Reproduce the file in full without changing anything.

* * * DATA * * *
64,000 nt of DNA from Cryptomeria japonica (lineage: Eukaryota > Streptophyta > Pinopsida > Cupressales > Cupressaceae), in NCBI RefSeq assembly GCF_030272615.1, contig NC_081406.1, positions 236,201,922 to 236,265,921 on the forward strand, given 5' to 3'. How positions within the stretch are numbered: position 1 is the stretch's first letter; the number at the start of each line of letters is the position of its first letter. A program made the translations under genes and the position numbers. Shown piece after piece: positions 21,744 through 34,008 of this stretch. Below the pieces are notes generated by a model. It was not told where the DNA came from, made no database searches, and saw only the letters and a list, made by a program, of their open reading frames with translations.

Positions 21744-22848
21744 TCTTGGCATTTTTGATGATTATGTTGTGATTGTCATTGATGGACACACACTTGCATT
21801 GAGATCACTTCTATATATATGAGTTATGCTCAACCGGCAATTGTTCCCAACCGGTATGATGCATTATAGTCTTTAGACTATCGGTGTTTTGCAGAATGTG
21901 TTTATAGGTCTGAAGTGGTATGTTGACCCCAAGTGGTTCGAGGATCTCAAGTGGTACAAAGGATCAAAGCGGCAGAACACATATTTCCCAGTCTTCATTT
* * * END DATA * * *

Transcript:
64,000 nt of DNA from Cryptomeria japonica (lineage: Eukaryota > Streptophyta > Pinopsida > Cupressales > Cupressaceae), in NCBI RefSeq assembly GCF_030272615.1, contig NC_081406.1, positions 236,201,922 to 236,265,921 on the forward strand, given 5' to 3'. How positions within the stretch are numbered: position 1 is the stretch's first letter; the number at the start of each line of letters is the position of its first letter. A program made the translations under genes and the position numbers. Shown piece after piece: positions 21,744 through 34,008 of this stretch. Below the pieces are notes generated by a model. It was not told where the DNA came from, made no database searches, and saw only the letters and a list, made by a program, of their open reading frames with translations.

Positions 21744-22848
21744 TCTTGGCATTTTTGATGATTATGTTGTGATTGTCATTGATGGACACACACTTGCATT
21801 GAGATCACTTCTATATATATGAGTTATGCTCAACCGGCAATTGTTCCCAACCGGTATGATGCATTATAGTCTTTAGACTATCGGTGTTTTGCAGAATGTG
21901 TTTATAGGTCTGAAGTGGTATGTTGACCCCAAGTGGTTCGAGGATCTCAAGTGGTACAAAGGATCAAAGCGGCAGAACACATATTTCCCAGTCTTCATTT